In the last blog entry, we left off with the 4×12 Maple Parsons table after adding the underside framework, running the length of the table.
After that step, we also decided to add cross bracing, running the width of the table, to make sure the outer framework would stay perpendicular to the table top. As you can see from the picture, all the framework was double layered 1″ thick Euro-Ply, glued on all surfaces, and pocket screwed to the table top and to the adjoining framework.
We designed the outer frame of the table as 3/4″thick solid Maple, which would add even more stiffness and strength to the table, and increased durability against the thousand of dents and dings over the years.
We milled our Maple trim pieces to the exact length needed, but left the width just a bit over sized. After attaching the trim, we flush trimmed the overhang on the top but, as you can see in the picture, the bottom was left proud by about 1/8″.
With the framework and trim complete, it was time to turn our attention to one of the most difficult and important sections of the table, the leg blocks.
Just like the underside framework, the leg blocks were constructed from a double layer of 1″ thick Euro-Ply, mitered at both ends, and notched in the middle to accept the leg.
We drilled three holes altogether, one in the middle to accept the hangar bolt, and one at each corner to accept lag bolts.
The corner blocks were simply glued and nailed into place. We thought about screwing each block to the table top and to the framework, but with the huge amount of glue surface, there was no movement to be found in any of the corner blocks.
We began attaching each leg by using a 3/8″ diameter, 3.5″ long hangar bolt. The hangar bolt is the preferred method to attach a leg to a table because the bolt is never removed from the wooden leg, so there is very little chance of the threads ever loosening inside the leg.
We drilled a hole into the corner of each leg and threaded in the hangar bolts. The hangar bolt was then passed through the pilot hole, which aligned the top of the leg with the face of the table top, and secured in place. The beauty of this system is that, simply by tightening the nut, the leg is pulled tight into the corner.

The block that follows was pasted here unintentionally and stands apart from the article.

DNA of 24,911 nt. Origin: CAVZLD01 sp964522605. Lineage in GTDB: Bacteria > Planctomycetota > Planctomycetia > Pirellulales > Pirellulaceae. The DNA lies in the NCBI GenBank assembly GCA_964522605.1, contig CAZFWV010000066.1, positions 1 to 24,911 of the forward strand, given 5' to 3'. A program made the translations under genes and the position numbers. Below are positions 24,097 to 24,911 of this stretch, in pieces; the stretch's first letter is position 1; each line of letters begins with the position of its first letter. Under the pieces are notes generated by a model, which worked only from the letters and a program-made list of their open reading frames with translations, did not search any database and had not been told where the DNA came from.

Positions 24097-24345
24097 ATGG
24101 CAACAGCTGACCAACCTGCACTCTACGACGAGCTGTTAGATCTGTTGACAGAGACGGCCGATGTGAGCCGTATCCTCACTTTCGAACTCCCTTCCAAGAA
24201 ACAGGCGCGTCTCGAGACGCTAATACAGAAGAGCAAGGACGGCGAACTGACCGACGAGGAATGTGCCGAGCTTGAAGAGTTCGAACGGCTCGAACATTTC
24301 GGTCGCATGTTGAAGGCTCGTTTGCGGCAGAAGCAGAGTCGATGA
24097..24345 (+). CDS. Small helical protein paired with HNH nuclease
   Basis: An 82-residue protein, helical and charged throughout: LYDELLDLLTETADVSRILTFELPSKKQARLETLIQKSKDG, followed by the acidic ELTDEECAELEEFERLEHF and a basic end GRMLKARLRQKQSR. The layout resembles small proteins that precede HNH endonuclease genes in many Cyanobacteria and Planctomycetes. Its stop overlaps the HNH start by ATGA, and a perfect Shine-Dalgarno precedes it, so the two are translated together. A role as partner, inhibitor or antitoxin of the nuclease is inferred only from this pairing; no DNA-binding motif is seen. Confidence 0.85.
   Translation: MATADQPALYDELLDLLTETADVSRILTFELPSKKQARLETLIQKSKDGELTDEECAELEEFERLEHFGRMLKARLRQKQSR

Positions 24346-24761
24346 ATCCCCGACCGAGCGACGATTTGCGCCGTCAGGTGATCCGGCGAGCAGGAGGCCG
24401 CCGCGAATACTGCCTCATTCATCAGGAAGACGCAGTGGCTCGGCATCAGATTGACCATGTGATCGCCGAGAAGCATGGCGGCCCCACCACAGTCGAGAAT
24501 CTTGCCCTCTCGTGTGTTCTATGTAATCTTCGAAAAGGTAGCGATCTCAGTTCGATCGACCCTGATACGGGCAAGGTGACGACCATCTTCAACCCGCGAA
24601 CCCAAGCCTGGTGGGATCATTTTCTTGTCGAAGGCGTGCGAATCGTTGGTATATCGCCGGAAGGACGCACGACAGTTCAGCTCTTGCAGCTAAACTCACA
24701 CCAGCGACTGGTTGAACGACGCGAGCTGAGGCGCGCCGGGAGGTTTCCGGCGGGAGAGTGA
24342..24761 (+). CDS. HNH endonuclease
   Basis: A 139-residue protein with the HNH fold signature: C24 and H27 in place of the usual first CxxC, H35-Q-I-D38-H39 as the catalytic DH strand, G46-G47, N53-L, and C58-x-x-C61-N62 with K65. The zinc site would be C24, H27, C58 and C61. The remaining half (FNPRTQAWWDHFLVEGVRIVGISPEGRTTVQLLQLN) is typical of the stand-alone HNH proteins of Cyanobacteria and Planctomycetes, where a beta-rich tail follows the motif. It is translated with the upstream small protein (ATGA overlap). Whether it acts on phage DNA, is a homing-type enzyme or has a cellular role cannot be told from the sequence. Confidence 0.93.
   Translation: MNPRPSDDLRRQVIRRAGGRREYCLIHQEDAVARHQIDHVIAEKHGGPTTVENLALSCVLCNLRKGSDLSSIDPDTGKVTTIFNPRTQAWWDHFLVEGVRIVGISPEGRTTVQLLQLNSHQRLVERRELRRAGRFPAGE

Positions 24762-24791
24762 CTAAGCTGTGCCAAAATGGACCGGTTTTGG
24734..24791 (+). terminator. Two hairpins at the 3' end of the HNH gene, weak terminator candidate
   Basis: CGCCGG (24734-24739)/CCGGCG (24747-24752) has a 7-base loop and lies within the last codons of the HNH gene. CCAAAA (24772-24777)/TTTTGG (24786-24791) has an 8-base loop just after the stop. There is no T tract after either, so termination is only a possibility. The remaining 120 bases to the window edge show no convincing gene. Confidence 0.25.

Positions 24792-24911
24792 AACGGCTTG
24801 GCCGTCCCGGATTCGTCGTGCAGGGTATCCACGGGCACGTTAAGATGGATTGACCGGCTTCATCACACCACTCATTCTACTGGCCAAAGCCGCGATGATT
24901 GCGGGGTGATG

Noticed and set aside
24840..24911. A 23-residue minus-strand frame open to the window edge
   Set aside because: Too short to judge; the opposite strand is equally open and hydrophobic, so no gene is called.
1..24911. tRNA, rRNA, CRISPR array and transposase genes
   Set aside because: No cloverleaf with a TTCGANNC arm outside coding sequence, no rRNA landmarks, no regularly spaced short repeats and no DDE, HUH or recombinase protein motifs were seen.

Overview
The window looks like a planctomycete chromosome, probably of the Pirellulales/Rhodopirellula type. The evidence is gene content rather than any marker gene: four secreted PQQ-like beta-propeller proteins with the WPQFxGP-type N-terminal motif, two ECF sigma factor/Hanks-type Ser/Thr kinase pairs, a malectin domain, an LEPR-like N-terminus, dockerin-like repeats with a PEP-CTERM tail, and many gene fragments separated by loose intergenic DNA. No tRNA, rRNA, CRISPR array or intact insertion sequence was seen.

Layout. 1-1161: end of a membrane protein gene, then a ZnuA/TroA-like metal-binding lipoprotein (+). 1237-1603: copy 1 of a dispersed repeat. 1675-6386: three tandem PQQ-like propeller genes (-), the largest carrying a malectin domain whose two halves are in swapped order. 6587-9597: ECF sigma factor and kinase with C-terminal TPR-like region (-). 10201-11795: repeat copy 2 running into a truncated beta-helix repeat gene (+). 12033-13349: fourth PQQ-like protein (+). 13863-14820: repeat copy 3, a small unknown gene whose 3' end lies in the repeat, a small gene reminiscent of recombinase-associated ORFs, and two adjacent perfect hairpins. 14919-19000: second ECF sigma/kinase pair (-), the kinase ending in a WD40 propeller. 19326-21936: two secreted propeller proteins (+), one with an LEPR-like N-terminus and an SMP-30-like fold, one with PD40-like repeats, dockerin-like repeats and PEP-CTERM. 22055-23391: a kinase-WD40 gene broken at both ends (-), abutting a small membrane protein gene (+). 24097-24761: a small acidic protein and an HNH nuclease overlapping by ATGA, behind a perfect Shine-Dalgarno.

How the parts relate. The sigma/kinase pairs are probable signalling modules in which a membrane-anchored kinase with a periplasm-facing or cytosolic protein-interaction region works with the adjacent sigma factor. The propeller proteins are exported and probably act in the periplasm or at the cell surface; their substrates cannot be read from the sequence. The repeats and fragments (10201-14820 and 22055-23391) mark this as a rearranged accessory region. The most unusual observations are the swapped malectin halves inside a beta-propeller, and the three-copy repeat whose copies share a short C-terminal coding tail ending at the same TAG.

The hangar bolts do a great job pulling the legs tight into the corners, but they are not very good at counteracting the side to side racking forces that would be exerted on the table. To help strengthen each leg, we added two 5″ lag bolts.
Once the legs were fitted, we removed them and flipped the table over. We final sanded the top in preparation for veneering.
Since this table was 12′ long, it would not fit into our current 4’x12′ vacuum bag, so we had to purchase a brand new 4’x16′ vacuum bag just for this table!
To begin the process, we laid out the vacuum bag on our 5’x10′ building table and placed two pieces of 1/4″ MDF in the bottom, one at 4’x8′ and one at 4’x4′, in order to form a 12′ long plate for the table top to sit on. Next, we had four guys rolling glue onto the top surface to ensure the glue was still wet by the time we placed the veneer on the top. After rolling out the glue, we laid down the huge sheet of veneer, smoothed out any air bubbles, and placed two pieces of 1/2″ melamine, one 4’x8′ and one 4’x4′, on top to act as a platen. We then, using a grand total of 8 guys, loaded the entire monstrous assembly into the bag, which was by no means an easy task, given that the vacuum bag is soft, flexible, and has a tendency to snag on sharp edges during the loading process. Finally, we succeeded in getting the top completely loaded, with both the top and bottom platens nicely aligned. The end were closed up, the pump was turned on, and the veneering process was complete.
One other unique aspect of the veneering process was the fact that we had to contend with the four corners, which were hollow pockets. Whenever a part is placed into a vacuum bag, the bag itself will mold to every contour of said item. In the case of our table top, with the pump activated, the bag would have pulled itself down into the hollow 4″x4″ pocket of the leg holes with so much force that it would break the 1/2″ melamine and easily ruin the veneer on the top. So, in order to prevent that disastrous event from happening, we added spacer blocks into each leg cavity. As you can see, we also added homemade corner blocks to the top and bottom of all four corners. Each of the corner blocks have chamfered edges, which prevent the vacuum bag from being stretched and torn during the veneering process.
After a few hours, we removed the table top from the vacuum bag, flush trimmed the veneer, fixed any loose edges, and final sanded the top and sides. We also did one final fitting of the legs, adjusting the fit where needed. After the fitting process was complete, we dis-assembled the table and sent everything into the finishing room for a coat of sealer and two coats of conversion varnish.
The table, in its final resting place…a break room at a branding company in Detroit.
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